• Brian Taber
    February 28, 2011 Reply

    A beautiful requiem homily. I have often meditated on Dr. Nathanson’s early work in the pro abortion movement. Through his genius the movement gained one of its most powerful ideas. The idea of choice as being the ultimate principle. He coined the term Pro -Choice and it is not something he could take back. He did not own his actions and his ideas will be something he cannot retract. He did work tirelessly as a pro-life advocate. May he be canonized a great Saint for his courageous work against this great evil of our day. Bishop Dolan you really are at ground zero in this fight or prayers are with you.

  • Andrew Piacente
    March 1, 2011 Reply

    We know it’s hard Your Excellency. I tell my children that the hardest thing they do in this life is to be and remain Catholic. But at your level we seek leadership. Be not afraid John Paul the Great said. There are a handful of bishops who adhere to strict Catholic teaching regarding genocide in the womb and until we are united, yes by you, until we are united, gestures and fancy words are meaningless.

    We need examples, witnesses (martyrs), leaders who will suufer even unto death for Church beliefs.

    As the new leader of the USCCB, the Holy Spirit has chosen you, IMO for a reason.

    If our leadership does not adhere to our teaching esp. Canon 915 which refers to an exclusion of the sacrament of the holy Eucharist.

    The Eucharist, our greatest good in the church, is “the culmination of all the sacraments in perfecting our communion with God the Father by identification with his only-begotten Son through the working of the Holy Spirit” (John Paul II, encyclical letter Ecclesia de Eucharistia, “On the Eucharist in Its Relationship to the Church” The reception of Communion, therefore, requires certain dispositions within us, lest we sin against the holiness of the sacrament.”

    In his encyclical letter Ecclesia de Eucharistia, Pope John Paul II states that the visible and invisible dimension of the communion with Christ and the church that must exist for a worthy reception of the body of Christ (Nos. 34-46). Regarding the invisible dimension of communion, he reminds us of what we have been taught or should have been taught from our first preparation for holy Communion, namely that it is a sacrilege to receive the sacrament when one is not in the state of grace. One who publicly condones and promotes objectively grave sin also lacks the proper disposition for the worthy reception of holy Communion. As the Catechism of the Catholic Church, following St. Paul, reminds us, we must examine our conscience before approaching to receive Communion; and if we are involved in a grave sin, we must repent and be absolved of the sin in the sacrament of penance before receiving Communion.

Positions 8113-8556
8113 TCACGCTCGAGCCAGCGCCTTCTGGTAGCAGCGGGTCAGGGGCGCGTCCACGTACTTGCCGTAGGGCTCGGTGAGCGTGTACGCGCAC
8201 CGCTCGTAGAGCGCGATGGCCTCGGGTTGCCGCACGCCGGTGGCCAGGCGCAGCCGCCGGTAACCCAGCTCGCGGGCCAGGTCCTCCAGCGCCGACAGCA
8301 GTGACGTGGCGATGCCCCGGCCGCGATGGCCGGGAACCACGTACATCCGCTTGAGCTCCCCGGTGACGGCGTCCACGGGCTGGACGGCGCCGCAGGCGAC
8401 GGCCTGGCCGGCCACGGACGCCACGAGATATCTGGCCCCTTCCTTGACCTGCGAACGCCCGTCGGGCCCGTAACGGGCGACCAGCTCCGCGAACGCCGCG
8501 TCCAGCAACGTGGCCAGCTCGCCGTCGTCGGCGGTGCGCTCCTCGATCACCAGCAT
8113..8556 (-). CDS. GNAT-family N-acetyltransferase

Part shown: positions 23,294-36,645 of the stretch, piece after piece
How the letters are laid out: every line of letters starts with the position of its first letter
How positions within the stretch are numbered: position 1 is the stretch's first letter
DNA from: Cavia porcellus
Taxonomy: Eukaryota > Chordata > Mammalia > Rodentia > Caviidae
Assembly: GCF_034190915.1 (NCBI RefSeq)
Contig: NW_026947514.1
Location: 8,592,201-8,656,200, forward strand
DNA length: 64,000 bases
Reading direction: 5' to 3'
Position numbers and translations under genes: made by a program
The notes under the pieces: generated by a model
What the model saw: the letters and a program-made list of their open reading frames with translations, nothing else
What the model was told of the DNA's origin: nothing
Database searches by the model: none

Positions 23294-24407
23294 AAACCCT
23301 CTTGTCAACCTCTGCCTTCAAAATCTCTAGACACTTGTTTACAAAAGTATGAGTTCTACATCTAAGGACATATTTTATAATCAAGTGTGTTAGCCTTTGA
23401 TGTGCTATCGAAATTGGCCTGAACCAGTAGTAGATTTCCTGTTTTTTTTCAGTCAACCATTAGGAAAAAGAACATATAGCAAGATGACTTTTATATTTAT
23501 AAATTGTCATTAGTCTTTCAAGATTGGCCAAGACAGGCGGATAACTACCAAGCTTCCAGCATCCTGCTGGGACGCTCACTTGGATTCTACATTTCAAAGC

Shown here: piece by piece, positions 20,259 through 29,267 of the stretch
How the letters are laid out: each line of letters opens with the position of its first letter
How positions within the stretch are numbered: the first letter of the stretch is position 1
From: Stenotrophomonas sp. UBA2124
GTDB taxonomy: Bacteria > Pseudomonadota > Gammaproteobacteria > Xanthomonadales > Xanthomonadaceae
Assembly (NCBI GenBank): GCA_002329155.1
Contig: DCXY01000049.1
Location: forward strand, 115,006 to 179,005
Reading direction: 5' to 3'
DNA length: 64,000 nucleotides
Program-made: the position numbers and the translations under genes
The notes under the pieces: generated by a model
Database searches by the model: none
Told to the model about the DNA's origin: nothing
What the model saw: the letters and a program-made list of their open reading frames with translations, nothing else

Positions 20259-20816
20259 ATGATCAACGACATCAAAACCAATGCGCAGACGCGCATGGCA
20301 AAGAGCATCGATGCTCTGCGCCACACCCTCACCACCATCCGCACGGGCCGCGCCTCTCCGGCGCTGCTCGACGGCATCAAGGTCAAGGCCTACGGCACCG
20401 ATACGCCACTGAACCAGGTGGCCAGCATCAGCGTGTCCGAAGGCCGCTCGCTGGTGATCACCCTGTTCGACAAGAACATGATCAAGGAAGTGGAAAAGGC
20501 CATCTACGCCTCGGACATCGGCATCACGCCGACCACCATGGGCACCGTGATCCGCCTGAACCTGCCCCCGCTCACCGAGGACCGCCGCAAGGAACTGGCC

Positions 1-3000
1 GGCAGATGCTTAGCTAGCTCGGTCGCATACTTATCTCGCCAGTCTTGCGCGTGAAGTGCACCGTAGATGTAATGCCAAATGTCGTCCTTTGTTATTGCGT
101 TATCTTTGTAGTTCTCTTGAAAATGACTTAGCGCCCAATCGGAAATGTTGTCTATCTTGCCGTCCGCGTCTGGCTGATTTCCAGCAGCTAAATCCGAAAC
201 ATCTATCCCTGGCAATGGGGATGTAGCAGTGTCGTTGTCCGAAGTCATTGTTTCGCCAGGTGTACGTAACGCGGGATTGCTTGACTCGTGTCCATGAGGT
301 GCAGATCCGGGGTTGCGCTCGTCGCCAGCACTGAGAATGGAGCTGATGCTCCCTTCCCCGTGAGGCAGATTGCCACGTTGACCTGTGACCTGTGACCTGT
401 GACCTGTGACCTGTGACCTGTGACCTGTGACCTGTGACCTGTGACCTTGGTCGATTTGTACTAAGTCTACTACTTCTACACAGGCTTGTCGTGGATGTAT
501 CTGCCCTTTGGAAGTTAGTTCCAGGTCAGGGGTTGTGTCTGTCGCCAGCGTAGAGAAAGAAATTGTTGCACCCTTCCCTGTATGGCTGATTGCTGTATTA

Without a unified USCCB that publicly follows these patently Catholic teachings we are just fiddling while Rome burns and standing by as the slaughter of the innocents continues.

    There are multitudes out here who will stand shoulder to shoulder with you in this endeavor. I pray for our Lord to give you strength.

    HOSEA 4:6

  • Jo
    March 1, 2011 Reply

    Does anyone know where Dr. Nathanson was buried?

  • Brian Taber
    March 22, 2011 Reply

    Dear Archbishop Dolan,
    I sent a letter to you yesterday with an idea of a way to both honor Dr. Bernard Nathanson and build the culture of life. Since he lived in your diocese and you are at the epicenter of the abortion movement, I have offered you the idea first. It came to me on the feast of St. Joseph he who is the protector of pregnant mothers and unborn children. God bless you for your strength and thank you for your airport encounter story.


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